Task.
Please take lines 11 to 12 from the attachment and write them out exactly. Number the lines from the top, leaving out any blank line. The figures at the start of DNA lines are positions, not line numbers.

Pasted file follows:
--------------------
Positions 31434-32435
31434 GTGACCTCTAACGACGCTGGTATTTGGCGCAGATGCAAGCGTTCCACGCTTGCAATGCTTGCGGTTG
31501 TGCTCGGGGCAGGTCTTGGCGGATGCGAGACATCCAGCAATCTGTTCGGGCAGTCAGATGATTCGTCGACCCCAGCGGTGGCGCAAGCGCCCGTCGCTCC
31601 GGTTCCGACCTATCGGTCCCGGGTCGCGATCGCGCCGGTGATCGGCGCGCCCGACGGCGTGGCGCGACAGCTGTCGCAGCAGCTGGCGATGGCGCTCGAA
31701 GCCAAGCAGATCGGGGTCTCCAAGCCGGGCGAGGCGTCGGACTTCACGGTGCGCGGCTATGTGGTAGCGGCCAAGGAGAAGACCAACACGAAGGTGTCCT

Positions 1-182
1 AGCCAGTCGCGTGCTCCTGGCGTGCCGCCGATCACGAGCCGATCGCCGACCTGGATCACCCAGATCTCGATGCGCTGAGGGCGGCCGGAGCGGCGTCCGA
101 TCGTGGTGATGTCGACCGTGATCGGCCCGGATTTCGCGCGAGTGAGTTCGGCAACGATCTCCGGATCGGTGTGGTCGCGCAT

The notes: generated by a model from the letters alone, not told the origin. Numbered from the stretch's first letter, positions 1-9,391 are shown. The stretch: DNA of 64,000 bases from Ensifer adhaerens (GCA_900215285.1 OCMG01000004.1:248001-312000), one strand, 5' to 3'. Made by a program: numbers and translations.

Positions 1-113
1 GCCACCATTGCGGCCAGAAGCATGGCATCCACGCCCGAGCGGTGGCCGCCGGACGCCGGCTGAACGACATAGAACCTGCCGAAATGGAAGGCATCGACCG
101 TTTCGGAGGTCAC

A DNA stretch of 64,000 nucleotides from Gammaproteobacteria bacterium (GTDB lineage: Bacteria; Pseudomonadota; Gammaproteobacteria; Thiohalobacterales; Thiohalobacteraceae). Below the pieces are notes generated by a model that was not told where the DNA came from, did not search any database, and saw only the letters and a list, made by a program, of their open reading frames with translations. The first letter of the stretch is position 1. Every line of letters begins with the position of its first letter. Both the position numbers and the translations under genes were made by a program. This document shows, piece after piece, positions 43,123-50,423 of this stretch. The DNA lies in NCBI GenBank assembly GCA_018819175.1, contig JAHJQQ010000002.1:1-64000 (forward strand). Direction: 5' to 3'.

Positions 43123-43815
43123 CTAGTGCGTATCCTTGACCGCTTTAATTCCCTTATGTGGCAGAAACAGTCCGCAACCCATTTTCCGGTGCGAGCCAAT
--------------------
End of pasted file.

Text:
1 GCCACCATTGCGGCCAGAAGCATGGCATCCACGCCCGAGCGGTGGCCGCCGGACGCCGGCTGAACGACATAGAACCTGCCGAAATGGAAGGCATCGACCG
101 TTTCGGAGGTCAC